I'm not sure how to construct the question but I'm interested to know what do you guys think of the following situations and which one would you prefer.
We're working at a client-server application with winforms. And we have a control that has some fields automatically calculated upon filling another field. So we're having a field currency which when filled by the user would determine an automatic filling of another field, maybe more fields.
When the user fills the currency field, a Currency object would be retrieved from a cache based on the string introduced by the user. If entered currency is not found in the cache a null reference is returned by the cache object. Further down when asking the application layer to compute the other fields based on the currency, given a null currency a null specific field would be returned. This way the default, implicit behavior is to clear all fields. Which is the expected behavior. Just to make it more clear, when the user enters a "not available currency" he gets notified, of course, but also the fields that depend on the currency entered should be cleared out. This is done by setting the specific control values to null.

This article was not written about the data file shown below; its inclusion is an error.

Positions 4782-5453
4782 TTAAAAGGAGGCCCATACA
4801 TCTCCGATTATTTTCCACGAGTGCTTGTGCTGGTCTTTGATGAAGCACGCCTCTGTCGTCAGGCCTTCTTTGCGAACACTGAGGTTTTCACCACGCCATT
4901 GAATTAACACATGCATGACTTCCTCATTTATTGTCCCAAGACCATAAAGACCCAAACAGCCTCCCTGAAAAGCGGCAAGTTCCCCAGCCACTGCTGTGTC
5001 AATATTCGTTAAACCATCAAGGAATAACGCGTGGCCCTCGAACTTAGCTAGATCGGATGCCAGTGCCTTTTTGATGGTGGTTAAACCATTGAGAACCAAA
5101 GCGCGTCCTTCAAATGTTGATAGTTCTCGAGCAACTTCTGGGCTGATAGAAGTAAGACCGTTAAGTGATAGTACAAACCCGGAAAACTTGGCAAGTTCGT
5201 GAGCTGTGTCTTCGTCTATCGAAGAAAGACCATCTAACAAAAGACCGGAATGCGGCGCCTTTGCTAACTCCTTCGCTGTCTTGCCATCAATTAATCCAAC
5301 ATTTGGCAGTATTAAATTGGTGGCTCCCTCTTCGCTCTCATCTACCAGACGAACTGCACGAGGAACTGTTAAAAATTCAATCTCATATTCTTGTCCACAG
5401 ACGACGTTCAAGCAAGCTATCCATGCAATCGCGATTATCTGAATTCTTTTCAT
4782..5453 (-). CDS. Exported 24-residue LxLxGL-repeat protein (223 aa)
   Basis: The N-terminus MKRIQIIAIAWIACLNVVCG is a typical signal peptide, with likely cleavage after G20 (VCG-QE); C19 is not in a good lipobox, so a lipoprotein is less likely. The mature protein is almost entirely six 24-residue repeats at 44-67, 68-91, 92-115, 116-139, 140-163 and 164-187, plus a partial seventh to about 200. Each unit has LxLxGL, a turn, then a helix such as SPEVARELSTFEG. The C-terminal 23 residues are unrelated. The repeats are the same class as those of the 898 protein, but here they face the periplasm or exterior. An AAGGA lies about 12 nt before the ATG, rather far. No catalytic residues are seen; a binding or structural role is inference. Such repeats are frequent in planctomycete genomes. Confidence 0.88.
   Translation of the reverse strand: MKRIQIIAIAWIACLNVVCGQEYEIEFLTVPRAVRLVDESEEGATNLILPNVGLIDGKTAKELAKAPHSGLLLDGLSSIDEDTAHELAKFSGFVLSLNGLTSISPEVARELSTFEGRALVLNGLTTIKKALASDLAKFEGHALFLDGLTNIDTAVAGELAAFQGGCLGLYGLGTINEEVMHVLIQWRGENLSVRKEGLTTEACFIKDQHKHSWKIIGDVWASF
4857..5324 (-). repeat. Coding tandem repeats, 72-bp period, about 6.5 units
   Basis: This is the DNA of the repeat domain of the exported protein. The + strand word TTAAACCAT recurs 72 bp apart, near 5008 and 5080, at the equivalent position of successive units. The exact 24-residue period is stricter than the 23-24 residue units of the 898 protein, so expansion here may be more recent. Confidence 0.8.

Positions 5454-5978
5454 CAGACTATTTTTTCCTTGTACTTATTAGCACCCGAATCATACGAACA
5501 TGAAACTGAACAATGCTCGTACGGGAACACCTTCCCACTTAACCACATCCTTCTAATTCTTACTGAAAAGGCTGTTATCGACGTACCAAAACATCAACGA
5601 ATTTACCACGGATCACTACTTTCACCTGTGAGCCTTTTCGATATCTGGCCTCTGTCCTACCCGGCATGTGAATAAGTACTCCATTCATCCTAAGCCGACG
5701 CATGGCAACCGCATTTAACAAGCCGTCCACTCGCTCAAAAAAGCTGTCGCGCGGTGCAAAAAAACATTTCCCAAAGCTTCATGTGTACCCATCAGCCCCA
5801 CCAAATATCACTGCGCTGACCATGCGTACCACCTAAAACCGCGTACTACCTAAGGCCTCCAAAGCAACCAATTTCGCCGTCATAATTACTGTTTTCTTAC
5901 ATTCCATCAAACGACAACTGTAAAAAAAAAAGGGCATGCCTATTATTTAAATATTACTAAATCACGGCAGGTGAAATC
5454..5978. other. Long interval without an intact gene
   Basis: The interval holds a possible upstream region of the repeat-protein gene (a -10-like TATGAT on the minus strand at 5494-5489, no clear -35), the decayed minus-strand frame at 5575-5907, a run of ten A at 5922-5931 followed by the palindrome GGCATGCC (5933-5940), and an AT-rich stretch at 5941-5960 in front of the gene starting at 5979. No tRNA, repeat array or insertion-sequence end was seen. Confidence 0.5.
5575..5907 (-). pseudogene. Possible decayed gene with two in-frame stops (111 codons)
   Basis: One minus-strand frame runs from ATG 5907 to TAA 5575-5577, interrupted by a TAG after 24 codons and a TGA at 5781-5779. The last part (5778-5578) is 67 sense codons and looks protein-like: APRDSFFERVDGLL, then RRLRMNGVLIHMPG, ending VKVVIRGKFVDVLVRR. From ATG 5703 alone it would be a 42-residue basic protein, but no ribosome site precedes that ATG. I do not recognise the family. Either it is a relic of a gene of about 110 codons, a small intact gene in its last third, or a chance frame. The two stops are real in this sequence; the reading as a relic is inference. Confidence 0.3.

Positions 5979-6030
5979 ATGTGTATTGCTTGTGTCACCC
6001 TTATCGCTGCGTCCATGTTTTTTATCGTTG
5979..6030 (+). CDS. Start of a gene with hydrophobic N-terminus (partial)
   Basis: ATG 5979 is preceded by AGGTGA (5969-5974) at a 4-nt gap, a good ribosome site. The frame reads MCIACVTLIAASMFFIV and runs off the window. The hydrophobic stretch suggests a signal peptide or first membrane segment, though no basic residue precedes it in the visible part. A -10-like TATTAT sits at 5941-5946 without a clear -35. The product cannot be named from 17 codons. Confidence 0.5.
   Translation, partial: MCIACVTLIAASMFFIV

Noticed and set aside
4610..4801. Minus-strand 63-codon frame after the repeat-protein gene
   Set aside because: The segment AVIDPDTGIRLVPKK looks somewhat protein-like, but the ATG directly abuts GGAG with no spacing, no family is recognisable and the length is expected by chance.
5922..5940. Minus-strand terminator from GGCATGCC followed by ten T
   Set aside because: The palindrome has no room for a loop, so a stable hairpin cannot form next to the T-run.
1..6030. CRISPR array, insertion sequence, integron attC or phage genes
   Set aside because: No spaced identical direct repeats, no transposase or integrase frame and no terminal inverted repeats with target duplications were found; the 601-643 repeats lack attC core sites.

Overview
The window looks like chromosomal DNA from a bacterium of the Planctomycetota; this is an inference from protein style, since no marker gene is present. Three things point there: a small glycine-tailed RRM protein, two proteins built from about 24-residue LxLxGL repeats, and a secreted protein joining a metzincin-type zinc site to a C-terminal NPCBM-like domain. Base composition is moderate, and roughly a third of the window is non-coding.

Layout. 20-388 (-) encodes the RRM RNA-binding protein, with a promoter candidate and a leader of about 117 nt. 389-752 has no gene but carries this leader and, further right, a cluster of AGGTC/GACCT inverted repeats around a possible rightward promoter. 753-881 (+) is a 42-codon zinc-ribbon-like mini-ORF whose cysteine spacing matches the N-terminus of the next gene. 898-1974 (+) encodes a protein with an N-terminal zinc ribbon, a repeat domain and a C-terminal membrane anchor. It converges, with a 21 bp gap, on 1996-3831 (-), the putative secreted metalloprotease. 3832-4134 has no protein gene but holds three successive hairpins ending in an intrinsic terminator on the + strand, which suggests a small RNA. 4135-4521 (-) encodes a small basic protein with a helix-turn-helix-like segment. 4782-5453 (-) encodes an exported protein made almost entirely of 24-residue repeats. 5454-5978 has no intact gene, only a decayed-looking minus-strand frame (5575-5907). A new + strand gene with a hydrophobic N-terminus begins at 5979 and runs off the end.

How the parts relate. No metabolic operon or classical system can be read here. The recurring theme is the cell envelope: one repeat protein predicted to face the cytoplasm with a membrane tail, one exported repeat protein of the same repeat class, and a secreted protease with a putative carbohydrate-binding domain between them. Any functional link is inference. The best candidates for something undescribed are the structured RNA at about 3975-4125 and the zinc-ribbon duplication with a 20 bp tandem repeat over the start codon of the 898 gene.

What i would call the explicit implementation would be to verify that the Currency object is null in which case the depending fields are cleared explicitly.
I think that the latter version is more clear, less error prone and more testable. But it implies a form of redundancy. The former version is not as clear and it implies a certain behavior from the application layer which is not expressed in the tests. Maybe in the lower layer tests but when the need arises to modify the lower layers, so that given a null currency something else should be returned, i don't think a test that says just that without a motivation is going to be an impediment for introducing a bug in upper layers.
What do you guys think?